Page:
Last edited by mfivsdarienlake, Monday, November 22, 2010 5:55 PM
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Monday, November 22, 2010 6:00 PM

Did some research:

2003 BGT: 4.3 million people * $50 = $215 million

2009 BGT: 4.1 million people * $75 = $308 million

So their attendance went down by about 4.7%, but revenue from admissions went up by over 40%.

2003 SWO: 5.2 million people * $50 = $260 million

2009 SWO: 5.8 million people * $75 = $435 million

Sea World's attendance went up by about 11%, and revenue from admissions went up by 65%.

I stand mildly corrected in that attendance did fall slightly at BGT, but since SWO was up, that leads me to believe that the attendance differences are not related to admission price, since the prices went up equally, but attendance didn't follow.

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Monday, November 22, 2010 7:28 PM

Quick question--

Are the Sea World parks the only ones in Central Florida that post their ticket prices "(plus tax)"? I honestly didn't do that much research while I was down there, as my Universal ticket was a usually-unobtainable half-day deal and my Disney ticket was days I paid for about four years ago. But I remember being really annoyed when I went to Sea World for the first time in about 30 years and finding that not only did they find a way to disallow the $68.99 ticket deal I thought I had found, but my ticket did not cost me the posted $78.99, but rather $84.08.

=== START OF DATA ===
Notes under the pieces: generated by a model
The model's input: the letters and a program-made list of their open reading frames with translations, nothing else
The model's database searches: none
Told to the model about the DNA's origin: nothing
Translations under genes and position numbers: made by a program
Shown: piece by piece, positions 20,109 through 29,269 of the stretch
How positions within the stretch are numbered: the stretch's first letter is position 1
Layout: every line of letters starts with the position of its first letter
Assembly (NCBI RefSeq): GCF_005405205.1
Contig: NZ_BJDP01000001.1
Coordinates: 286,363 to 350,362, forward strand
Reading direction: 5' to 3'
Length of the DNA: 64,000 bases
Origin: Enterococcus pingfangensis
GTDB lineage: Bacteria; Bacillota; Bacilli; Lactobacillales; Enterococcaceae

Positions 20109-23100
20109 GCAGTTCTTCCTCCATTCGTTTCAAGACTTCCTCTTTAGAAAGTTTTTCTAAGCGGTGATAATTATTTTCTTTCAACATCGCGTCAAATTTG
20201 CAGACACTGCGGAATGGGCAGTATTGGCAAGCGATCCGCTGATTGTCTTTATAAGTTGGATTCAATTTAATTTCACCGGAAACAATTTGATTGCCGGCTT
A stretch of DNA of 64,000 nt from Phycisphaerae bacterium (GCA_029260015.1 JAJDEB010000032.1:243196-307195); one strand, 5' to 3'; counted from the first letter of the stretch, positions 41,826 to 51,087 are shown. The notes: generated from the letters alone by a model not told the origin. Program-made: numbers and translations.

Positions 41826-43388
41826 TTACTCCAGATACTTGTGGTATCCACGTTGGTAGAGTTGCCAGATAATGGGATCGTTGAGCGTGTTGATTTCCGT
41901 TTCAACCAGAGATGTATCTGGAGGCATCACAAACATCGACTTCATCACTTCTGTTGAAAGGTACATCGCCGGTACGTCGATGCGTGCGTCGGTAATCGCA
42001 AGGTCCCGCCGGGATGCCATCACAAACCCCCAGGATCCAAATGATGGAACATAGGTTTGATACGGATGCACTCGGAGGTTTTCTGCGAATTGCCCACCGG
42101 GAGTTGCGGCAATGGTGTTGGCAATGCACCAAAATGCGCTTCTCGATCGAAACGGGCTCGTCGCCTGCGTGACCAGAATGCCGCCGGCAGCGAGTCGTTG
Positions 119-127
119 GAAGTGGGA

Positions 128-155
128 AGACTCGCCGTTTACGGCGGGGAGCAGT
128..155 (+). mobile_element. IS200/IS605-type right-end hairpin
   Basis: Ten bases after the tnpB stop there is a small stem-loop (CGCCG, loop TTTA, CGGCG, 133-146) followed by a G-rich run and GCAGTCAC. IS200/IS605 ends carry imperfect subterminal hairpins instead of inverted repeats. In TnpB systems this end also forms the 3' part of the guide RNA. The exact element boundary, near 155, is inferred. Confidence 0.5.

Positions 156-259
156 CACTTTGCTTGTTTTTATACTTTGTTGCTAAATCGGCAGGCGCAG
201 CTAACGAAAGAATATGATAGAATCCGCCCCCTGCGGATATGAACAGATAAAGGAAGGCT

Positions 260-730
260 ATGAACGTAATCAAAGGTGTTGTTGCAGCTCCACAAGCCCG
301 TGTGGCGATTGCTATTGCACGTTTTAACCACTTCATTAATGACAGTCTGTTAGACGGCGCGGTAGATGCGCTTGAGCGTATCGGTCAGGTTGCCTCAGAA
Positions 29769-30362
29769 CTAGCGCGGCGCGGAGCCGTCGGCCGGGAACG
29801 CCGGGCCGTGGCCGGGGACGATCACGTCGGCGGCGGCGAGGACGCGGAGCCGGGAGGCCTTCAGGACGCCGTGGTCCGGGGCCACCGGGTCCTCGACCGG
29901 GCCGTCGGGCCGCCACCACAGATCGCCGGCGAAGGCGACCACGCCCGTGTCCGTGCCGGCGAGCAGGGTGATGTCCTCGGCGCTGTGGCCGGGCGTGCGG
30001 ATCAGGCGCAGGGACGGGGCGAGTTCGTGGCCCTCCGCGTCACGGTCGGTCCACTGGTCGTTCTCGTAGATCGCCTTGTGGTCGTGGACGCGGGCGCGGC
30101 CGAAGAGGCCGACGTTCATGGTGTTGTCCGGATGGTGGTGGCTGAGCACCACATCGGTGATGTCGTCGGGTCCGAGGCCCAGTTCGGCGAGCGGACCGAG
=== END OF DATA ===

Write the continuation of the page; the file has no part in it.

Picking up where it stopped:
This was five days before the recent increase, and to me, they've been over $80 for at least a year now, probably longer. It runs in my mind that the Disney and Universal ticket prices are posted "tax included". Anybody know for certain?

(And don't get me started on the parking rip-off...)

--Dave Althoff, Jr.

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Monday, November 22, 2010 7:39 PM

Majorcut said:
Go, I don't spend $80 or more on any form of entertainment. I have to look at the bottom line and also the value it has behind it. I don't go to concerts since I rather have the dvd of that concert. There are lots of people like me who rather spend the $80 plus food costs on something else that can bring more value for the buck.

Everyone I know makes a determination of value versus cost in deciding how they spend their discretionary income (at least on some subconscious level). Personally I would forgo the concert tickets and the dvds of the concert. But thats why there are different options available. So you may have to take 2 or 3 entertainment items to get to $80. Point is that everyone makes choices when it comes to spending their money. Make different choices and you can now afford something that you otherwise couldn't. But those are the decisions that everyone needs to make.